Nowadays, of course, if you want a line, you draw a line, so the gap no longer has a purpose.
| | ¦ ¦
| | VS ¦ ¦
| | ¦ ¦
It's still all CP437 internally.
They have been implemented recently in the Pragmata Pro font I use, which seems to just keep adding glyphs
I'd have to break out a magnifying glass to figure it out.
That font seems to be popular for serial numbers and any other use case where the user has to type in a series of characters.
I call it the IH8USRS font.
Resolved by removing both: O and 0; I and 1 and L (l); S and 5.
Resolved by removing the letter: Z and 2; A and 4.
Not resolved: B and 8; G and 6.
I wonder if it was just a quick idea someone had, or if there is some research behind it.
Or, well, I don't know if it would be very useful to write there either. At least not on that font.
Personally, when handwriting, I got in the habit of striking a hyphen through the number "7" to disambuate against a possible number "1". Likewise, I'd strike through the letter "Z" to disambiguate from the number "2", and a diagonal strike through the number "0" to differentiate from the letter "O".
My handwriting is terrible, and it has saved me a lot of grief over the years, but especially in my engineering courses in college.
For 7, just make the top long and the slash slanty. Don't do that for 1.
For Z, give the top a very slight curve, and optionally do the same for the bottom. That is, bend the middle of the line in toward the center of the letter. It might be enough to just imagine doing this, so that you don't end up with a curve going the other way. Give the 2 a proper curve instead of a sharp corner, and it will look different.
>in Japan, Korea and Taiwan 7 is written as ① in the illustration to the right. 
My handwriting also makes it hard to distinguish q from 9 in a situation where the baseline isn't clear.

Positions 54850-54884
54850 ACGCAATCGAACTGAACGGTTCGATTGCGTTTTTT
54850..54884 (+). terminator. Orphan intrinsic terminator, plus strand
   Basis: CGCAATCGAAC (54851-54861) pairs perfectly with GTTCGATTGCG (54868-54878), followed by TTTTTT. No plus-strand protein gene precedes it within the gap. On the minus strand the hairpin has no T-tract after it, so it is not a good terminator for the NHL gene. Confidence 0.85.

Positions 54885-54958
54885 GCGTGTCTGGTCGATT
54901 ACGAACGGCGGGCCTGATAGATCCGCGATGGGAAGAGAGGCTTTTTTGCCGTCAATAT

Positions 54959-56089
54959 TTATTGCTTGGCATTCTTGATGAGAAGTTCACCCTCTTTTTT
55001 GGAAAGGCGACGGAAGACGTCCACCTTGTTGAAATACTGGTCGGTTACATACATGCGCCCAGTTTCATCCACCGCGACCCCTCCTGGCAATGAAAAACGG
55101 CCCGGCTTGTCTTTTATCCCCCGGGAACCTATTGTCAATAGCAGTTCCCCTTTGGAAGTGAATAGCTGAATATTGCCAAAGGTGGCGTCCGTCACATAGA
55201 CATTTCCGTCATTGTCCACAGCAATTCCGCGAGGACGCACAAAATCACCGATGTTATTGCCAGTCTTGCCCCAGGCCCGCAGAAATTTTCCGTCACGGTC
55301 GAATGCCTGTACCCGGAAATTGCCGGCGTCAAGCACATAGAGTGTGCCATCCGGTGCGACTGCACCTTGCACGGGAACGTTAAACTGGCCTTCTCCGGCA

I like and use your solutions, but the problem is that, if the reader doesn't know about them and doesn't have the other candidates to compare, a '1', a '2', or an 'O' has no visible mark to indicate that it's not a '7', a 'Z', or an '0'—that is, they are identified by missing, not additional, information. (I don't know any good solution, though.)
"Oh, you had ones? We had to use the letter ell."
You: Yeah, Al here is our resident Network engineer. Go ahead and ask him a question.
Investor: So do you use any kind of drop-out or just as-is?
Al: Yeah, we don't have too much packet-los-
You: OK Moving along...
I might hunt for a contemporary programming font that renders the pipe so.
You mean like in the HN footer?
Or if you were fancy, a P with a / through it.
I will never forgive Unicode for this abomination.
By defining Unicode mappings, they also replaced the β in MS-DOS fonts with a ß. Evidently they like Germans more than they like Greeks and mathematics.
This too is an abomination. Old documents are now screwed up.
I'm more upset that they allowed implementers to put lettuce on the bagel unicode emoji. Bagels are for carbs, fat, and salt, lettuce has no place. An abomination.
Is it the implementation’s choice so long as it resembles the description?
Excuse me, now I need to do some FontForge work.
>I'd go look for it but I don't want to move off this page.
The dark days of not having browser tabs...